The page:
To stay the night, book a campsite or room in the cabanas at the base of the hill. The entry fee for the hike costs the equivalent of about $3.

07 of 08

Parque Nacional Cerro Corrá

Small anteater (Tamandua tetradactyla) defending itself, Gran Chaco, Paraguay
Thomas Vinke / Getty Images
5, Paraguay

Parque Nacional Cerro Corá stretches across 22,000 hectares in the Amambay Mountains. Free and frequently visited, the park offers several hiking trails to Cerro Corá, Cerro Muralla, and Gasorý Eco-Archaeological Reserve. See the pre-Columbian petroglyphs written on the limestone walls of Cerro Akuá and Cerro Lorito, and watch for the national bird, the pájaro campana, flitting among rare clover trees. Crab-eating foxes, deer, and giant anteaters scamper through the park's forests. On the beach of the Aquidabán River, a cross marks the site where Paraguayan leader Francisco Solano López died during the last battle of the War of the Triple Alliance; a small museum nearby contains artifacts from the war.

Unlike other national parks, Cerro Corá does not require a permit from SEAM to camp or hike. It’s easily reachable via a 45-minute bus from Concepción, Chile, and staffed by a small group of rangers who can also act as guides.

08 of 08

Cerro Verá

Wild camping on top of Cerro Vera

Courtesy of Insta_paraguay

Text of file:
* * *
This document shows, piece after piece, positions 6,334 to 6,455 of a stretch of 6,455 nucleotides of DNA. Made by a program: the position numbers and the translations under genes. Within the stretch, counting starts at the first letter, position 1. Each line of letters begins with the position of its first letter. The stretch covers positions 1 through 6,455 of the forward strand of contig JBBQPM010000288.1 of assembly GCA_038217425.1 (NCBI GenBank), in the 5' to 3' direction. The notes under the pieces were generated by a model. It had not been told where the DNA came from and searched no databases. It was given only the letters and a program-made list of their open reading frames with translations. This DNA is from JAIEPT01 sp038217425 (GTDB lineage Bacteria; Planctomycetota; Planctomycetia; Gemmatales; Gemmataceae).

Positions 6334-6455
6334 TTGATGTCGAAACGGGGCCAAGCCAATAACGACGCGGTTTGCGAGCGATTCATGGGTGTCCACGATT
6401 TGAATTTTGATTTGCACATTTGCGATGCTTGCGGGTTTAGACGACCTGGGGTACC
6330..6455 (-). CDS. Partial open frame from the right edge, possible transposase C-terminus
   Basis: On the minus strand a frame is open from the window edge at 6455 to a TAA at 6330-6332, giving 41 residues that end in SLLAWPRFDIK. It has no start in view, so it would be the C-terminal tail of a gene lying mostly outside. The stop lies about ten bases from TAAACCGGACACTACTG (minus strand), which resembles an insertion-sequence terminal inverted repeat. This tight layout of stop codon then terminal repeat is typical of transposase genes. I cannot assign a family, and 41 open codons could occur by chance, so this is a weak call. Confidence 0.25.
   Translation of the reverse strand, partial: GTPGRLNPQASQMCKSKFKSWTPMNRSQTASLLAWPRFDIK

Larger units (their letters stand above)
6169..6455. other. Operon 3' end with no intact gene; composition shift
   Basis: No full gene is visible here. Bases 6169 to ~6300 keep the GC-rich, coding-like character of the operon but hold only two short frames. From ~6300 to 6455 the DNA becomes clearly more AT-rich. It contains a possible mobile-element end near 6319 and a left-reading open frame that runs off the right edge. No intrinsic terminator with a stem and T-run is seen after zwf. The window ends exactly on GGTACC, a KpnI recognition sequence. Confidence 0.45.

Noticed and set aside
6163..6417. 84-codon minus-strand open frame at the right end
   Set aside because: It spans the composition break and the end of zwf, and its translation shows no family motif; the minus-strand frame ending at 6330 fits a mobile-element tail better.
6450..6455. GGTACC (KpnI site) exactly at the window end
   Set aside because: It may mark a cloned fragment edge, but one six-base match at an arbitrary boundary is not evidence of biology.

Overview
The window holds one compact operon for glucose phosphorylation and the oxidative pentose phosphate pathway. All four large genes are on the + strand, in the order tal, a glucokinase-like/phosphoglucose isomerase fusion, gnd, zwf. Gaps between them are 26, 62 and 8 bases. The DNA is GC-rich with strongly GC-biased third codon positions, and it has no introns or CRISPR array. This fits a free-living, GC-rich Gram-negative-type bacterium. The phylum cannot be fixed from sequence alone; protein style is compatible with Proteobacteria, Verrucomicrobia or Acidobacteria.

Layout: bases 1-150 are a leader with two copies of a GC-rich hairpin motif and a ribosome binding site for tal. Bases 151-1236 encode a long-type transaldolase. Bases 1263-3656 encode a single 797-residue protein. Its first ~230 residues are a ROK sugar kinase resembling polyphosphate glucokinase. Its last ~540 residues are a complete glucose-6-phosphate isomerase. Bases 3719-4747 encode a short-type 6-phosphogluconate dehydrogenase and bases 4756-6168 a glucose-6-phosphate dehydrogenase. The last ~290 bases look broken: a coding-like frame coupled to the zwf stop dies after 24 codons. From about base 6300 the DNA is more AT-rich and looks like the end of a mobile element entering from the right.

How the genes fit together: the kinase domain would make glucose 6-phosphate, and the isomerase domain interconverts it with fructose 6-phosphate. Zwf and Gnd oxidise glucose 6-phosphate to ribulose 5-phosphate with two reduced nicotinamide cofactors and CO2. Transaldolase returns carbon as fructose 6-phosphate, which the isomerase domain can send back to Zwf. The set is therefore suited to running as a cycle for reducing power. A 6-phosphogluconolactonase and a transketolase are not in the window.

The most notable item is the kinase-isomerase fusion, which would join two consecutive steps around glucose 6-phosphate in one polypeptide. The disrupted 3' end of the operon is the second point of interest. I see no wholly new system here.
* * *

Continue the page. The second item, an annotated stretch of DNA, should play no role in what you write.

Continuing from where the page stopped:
Cerro Vera, Paraguay

This tabletop hill stands 1,141 feet tall between the towns of Acahay and La Colmena. Located just off kilometer 123 on the 14 de Mayo Highway, the out-and-back trail from the main road to the top is a moderate 2.5-mile trail. The route runs along red dirt roads as well as fields dotted with palm trees, streams, and rocky ridges. Bring your own gear to rappel down the 130-foot-tall rock face from the top to take in unobstructed views of the Ybycuí Sierra and surrounding valleys. Though not many animals live here, you might see an occasional vulture, as there's a nesting site on top of the hill.

If you camp for the night, be sure to bring your own water and food, and be aware that there's no phone signal at the top. Cerro Verá offers free access to hikers—the family who owns it does not charge. After entering the gate at the base of the mountain, make sure to close the gate, otherwise the family's cows will try to escape.

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Where to Go Hiking in Paraguay